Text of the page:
Wednesday, October 20, 2010

Forming rich bonds of love and friendship in assisted living

“I’m believing when I walk down that aisle and he sees me in the dress, the Lord will restore his eyesight,” Ruth Franz told The Middletown, CT Press. Hospice North Hollywood
Ruth Franz is a first time bride at the age of 85. She recently married her long time friend and former business partner, Henry Jones. Both Ms. Franz and her new husband have been retired for many years and recently reunited since the passing of Henry’s former wife.
People who find love in their later years are frequently brought together by shared experiences at a time in their lives when they truly have the time and wisdom to appreciate it.
Although not everyone who chooses to spend their later years in independent or assisted living residences is fortunate enough to find their “soul mate,” some do. Assisted living environments encourage social interaction where residents can share lifetimes of stories filled with happiness, sorrow and life’s rich pageant, which in any context, forms strong bonds.
Ms. Franz’s new groom, Henry, says, “I love her dearly because of the way she thinks. We’re singing off the same sheet and that’s all you could want in life. She’s the most wonderful woman in the world, and she’s beautiful – I’ve always thought she was beautiful.”
Henry was hoping to be careful about shouting, “Hallelujah!” when he saw his bride of 85 on their wedding day.
Poets, novelists and songwriters have described “love” in countless ways, but at the level of biology, love is all about chemicals.
When you catch sight of your beloved and your heart starts racing, that's because of an adrenaline rush, said Dr. Reginald Ho, a cardiac electro physiologist and associate professor of medicine at Thomas Jefferson University Hospital in Philadelphia, Pennsylvania.
The brain sends signals to the adrenal gland, which secretes hormones such as adrenaline, epinephrine and norepinephrine. They flow through the blood and cause the heart to beat faster and stronger, Ho said.
It’s likely the stress hormone, norepinephrine, that governs attention and responding actions, makes you feel weak in the knees, said Helen Fisher, professor at Rutgers University and author of the book "Why Him? Why Her? Finding Real Love by Understanding Your Personality Type."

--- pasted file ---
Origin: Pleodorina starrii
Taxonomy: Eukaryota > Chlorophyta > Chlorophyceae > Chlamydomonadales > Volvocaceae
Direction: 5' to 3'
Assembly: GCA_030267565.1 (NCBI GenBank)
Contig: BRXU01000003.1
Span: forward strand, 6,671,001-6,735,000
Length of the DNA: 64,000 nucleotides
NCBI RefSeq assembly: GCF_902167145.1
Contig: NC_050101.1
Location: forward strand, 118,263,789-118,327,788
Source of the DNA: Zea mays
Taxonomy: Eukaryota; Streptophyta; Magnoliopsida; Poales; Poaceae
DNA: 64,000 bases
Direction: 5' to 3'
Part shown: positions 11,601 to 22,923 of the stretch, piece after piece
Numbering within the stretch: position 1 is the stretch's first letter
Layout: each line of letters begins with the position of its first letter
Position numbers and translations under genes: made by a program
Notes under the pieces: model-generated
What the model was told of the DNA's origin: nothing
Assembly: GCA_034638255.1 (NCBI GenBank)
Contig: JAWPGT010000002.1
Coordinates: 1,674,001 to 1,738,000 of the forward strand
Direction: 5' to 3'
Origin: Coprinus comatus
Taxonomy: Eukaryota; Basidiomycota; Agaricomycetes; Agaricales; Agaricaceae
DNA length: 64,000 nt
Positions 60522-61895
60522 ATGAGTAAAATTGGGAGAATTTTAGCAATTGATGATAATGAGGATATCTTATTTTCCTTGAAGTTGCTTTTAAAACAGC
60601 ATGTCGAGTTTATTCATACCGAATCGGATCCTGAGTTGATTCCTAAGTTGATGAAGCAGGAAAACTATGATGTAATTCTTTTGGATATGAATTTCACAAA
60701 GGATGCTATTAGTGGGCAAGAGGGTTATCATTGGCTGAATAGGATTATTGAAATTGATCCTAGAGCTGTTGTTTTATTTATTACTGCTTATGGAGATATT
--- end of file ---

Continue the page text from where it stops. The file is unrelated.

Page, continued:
Fisher's research team did brain imaging of people who said they were "madly in love" and found activity in the area of the brain that produces the neurotransmitter dopamine. Dopamine and norepinephrine are closely related.
"What dopamine does is it gives you that focused attention, the craving, the euphoria, the energy and the motivation, in this case the motivation to win life's greatest prize," she said.
At the level of emotional happiness, finding love, whether it is the romantic type or friendship makes people feel good.
In the case of Henry Jones, it seems shouting “Hallelujah” at the top of lungs on his wedding day might be considered mandatory!
Visit Hospice Granda Hills for more information!


  1. Wow. What a great story. It reminded me of my grandmother. She got married to a friend in her assisted living facility.
    What a great place to meet new people and start relationships.
    I'll be following your blog from here on out!
    Hospice Ventura County

  2. Thanks for that comment. It is truely amazing the relationships people can form in their facilities. It always nice to hear people can truely be happy in their facilities! Glad to have you aboard!
    I also checked out your hospice site. What a great place for hospice information.
    Your comments will always be accepted on here!


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